I can't (won't) do anything particularly taxing on a performance day. No major chores or work unless it's unavoidable. I take it very easy. I hum some scales in the shower and glance at my music. Then, after dropping off my son at his own high school musical performance (I already saw it), I return home to get "Diva Ready." At 1pm, I eat some leftover steak and vegetables from last night's meal, prepared by The Best Photographer In the World. Beverly Sills always ate a steak, salad, and baked potato before her performances, so from age 16 that's what I've done, too. This balance of protein and carbs works for me. What's great is that under this system I can justify a burger and fries . . and oh, I have.
Time to work on the hair. My hair naturally falls forward onto my face and creates a shadow, so I have to counter it when I perform, or no one would be able to see my face. For performances, my mom would always pull back the hair from the sides of my head. She'd push the crown forward into a little pouf and leave the back long, and then pin it all into place. Sometimes, Mom poufed me so much I looked like the Fourth Beloved Wife of a polygamous Mormon. Now I know what to do. After I tease some height to the crown, I add a couple of bobby pins to hold it in place. Did you know that the wavy edge of the bobby pin is the part that's supposed to go closer to your head, and the straight part is supposed to face out? How did I miss this important life lesson? A couple of shiny clips complete the look, and I spray it into submission.
The earrings are a lovely Christmas gift from my mother-in-law, who knew I was always searching for shiny, lightweight "performance" earrings. I also have a pair beautiful Austrian crystal drops that my mom used to wear. I wore them for my headshots and they go with everything. Now I can alternate! I can only wear nickel-free earrings. When I don't, my ears suffer immediately and people give me horrified looks ("Albert! Does that singer know her ears are bright red and bleeding?").
Cosmetics. Every time I get ready for a performance, I kick myself for not getting someone to teach me how to put on stage makeup. I have never really learned; maybe that should go on my New Year's Resolutions for 2015. I use Cerave moisturizer and Pore Perfect face primer (my skin "eats" makeup, but primer makes me break out so I only put in on for a few hours). I follow that with under eye concealer and foundation, and high-definition blush (with a little darker blush underneath for some contour). I just bought a bunch of elf brand products and I really like them. They are lightweight and so cheap I can try out different colors, and give the rejects to my daughter for her play-makeup box. I use a Revlon eye shadow compact with some matte and slightly sparkly colors. I line my eyes with liquid black pencil that came in my monthly BirchBox, and add waterproof mascara, then I curl my lashes and add some more mascara. I brush powder over my nose. I line my lips with red pencil and fill in with whatever I have lying around. I have yet to find the perfect lipstick shade. It's always too pink or red, but for performance that's exactly what I want -- classic and obvious.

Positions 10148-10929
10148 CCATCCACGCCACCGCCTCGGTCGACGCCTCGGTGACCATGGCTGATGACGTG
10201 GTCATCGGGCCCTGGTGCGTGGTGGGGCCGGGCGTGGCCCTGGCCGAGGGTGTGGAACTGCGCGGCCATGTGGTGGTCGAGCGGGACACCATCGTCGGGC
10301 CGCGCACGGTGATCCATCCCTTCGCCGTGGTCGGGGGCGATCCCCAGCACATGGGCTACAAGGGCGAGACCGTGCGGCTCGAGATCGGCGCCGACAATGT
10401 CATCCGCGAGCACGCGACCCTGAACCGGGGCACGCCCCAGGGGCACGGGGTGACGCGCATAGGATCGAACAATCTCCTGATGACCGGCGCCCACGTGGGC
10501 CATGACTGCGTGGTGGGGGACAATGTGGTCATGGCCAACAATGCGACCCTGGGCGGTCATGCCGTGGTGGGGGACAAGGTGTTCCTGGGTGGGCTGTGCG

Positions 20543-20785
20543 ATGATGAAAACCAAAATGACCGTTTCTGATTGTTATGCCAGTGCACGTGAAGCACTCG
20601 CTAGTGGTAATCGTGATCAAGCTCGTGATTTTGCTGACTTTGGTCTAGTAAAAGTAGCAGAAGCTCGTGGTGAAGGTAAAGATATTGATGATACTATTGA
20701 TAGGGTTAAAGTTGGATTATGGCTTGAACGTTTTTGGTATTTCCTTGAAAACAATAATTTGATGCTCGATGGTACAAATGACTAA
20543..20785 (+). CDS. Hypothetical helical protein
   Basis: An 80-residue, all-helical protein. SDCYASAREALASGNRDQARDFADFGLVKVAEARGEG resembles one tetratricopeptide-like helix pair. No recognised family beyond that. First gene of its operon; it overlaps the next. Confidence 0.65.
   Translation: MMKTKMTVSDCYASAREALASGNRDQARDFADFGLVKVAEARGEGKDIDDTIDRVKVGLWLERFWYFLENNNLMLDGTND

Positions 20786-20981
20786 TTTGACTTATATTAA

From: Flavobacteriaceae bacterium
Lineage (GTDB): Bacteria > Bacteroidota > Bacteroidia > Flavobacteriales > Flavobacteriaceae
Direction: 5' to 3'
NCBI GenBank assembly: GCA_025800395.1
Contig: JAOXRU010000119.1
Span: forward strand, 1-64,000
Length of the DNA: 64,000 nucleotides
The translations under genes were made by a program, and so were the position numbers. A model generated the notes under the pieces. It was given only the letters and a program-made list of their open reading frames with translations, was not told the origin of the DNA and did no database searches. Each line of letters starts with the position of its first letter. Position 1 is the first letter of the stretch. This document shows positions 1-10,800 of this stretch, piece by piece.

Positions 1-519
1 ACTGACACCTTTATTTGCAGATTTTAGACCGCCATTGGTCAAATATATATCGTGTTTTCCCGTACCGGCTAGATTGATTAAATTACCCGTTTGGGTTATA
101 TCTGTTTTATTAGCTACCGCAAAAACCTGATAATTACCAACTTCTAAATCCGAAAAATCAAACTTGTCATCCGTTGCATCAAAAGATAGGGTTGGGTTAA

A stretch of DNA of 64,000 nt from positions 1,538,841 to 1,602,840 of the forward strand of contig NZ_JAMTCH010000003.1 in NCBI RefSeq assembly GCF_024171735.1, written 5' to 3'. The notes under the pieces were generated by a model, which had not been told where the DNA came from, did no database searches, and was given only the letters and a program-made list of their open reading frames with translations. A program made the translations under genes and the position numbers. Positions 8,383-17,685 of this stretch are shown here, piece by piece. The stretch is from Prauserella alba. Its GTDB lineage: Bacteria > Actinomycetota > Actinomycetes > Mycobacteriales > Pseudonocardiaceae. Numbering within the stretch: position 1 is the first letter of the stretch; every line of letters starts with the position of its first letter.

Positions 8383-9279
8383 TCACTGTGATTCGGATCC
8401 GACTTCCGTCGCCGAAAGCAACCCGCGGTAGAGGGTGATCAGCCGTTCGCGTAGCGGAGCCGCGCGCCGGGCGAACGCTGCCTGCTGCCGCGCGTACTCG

Time to get out of my sweats and into the dress. I tried on most of my black dresses (I own six. Yes, six) earlier in the week to see what would work, and I also checked a few stores to see if there were any last-minute finds. I rejected the funereal wrap dress with white piping at the sleeve and waist, and the slinky one with spaghetti straps. I said no to the beautiful Ann Taylor with beaded bodice and handkerchief hem because it was meant to be worn without a shrug or jacket, and I knew I'd be covering my shoulders. Why on Earth does this deserve such scrutiny? Because I am singing chamber music with an ensemble at 4pm in a church, on a Sunday during Lent. The dress can't be floor length because the other musicians won't be in formal wear. It can't be sleeveless or strapless because everyone else will be in 3/4 or long sleeves, and I prefer to cover my shoulders when I sing in a church. But I do want to look a little snazzy, since I don't have a shiny flute or burnished wood violin in front of me. I have three dressy shrugs/bolero jackets, one which I just got yesterday at a consignment shop. It was size large, but shrugs and bolero jackets for formal wear are hard to find (especially on sale) so I snapped it up. Will it work? Only if I hold it together like this: